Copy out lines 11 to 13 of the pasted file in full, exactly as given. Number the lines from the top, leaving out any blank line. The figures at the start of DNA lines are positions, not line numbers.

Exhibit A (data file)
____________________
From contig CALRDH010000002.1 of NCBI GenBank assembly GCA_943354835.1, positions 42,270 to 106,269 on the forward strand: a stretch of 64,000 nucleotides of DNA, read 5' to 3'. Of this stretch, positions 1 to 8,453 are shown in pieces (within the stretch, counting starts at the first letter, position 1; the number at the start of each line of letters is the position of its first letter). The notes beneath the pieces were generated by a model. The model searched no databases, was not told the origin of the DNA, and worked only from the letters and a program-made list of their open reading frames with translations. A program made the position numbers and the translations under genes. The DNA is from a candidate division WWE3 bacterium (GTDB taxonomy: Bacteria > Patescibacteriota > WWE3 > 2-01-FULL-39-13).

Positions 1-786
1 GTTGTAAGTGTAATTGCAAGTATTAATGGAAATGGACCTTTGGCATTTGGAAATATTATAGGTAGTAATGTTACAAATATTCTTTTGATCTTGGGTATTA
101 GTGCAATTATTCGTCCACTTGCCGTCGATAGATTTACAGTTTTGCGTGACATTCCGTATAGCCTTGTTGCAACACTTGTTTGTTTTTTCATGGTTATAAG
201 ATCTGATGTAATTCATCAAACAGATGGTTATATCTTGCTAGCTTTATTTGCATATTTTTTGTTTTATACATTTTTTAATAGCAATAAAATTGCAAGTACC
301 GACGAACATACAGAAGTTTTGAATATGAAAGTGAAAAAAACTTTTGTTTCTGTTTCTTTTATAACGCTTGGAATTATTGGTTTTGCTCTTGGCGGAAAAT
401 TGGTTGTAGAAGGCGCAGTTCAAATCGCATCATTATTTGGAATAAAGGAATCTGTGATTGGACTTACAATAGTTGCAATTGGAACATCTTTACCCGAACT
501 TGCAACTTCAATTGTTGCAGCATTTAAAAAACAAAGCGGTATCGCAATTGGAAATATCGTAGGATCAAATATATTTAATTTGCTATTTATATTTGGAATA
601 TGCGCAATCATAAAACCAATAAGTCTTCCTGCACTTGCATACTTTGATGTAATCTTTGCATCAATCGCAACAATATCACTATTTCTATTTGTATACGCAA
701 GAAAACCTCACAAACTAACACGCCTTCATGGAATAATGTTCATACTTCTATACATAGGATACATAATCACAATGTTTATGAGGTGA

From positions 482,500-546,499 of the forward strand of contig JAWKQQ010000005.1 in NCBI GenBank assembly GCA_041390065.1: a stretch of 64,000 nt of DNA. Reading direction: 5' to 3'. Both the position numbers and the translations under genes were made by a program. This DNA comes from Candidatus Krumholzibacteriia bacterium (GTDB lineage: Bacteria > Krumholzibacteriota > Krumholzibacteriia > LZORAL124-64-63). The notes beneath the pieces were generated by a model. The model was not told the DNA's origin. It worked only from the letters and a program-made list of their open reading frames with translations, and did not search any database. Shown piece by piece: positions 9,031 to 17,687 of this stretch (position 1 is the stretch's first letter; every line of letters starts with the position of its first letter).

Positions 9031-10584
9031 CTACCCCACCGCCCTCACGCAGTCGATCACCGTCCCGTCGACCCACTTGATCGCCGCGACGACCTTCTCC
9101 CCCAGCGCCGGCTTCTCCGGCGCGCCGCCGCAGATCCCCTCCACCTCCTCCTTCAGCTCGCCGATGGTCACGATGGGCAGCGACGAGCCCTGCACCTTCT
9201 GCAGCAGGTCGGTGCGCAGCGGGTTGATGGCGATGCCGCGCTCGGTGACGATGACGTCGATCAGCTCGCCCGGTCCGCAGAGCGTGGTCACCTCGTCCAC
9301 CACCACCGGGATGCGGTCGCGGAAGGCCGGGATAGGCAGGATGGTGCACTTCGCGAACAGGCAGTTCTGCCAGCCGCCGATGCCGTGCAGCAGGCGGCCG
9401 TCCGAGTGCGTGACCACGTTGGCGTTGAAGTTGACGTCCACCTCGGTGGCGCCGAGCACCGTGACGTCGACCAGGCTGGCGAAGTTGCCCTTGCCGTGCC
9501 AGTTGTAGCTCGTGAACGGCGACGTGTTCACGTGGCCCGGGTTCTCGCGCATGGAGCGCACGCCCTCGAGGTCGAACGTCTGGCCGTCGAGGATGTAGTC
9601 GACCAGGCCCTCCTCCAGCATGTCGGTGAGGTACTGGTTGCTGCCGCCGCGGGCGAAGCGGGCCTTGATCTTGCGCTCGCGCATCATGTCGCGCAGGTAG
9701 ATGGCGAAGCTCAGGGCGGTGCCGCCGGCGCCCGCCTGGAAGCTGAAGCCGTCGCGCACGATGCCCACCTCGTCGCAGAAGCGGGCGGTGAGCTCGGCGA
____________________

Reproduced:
From positions 482,500-546,499 of the forward strand of contig JAWKQQ010000005.1 in NCBI GenBank assembly GCA_041390065.1: a stretch of 64,000 nt of DNA. Reading direction: 5' to 3'. Both the position numbers and the translations under genes were made by a program. This DNA comes from Candidatus Krumholzibacteriia bacterium (GTDB lineage: Bacteria > Krumholzibacteriota > Krumholzibacteriia > LZORAL124-64-63). The notes beneath the pieces were generated by a model. The model was not told the DNA's origin. It worked only from the letters and a program-made list of their open reading frames with translations, and did not search any database. Shown piece by piece: positions 9,031 to 17,687 of this stretch (position 1 is the stretch's first letter; every line of letters starts with the position of its first letter).

Positions 9031-10584
9031 CTACCCCACCGCCCTCACGCAGTCGATCACCGTCCCGTCGACCCACTTGATCGCCGCGACGACCTTCTCC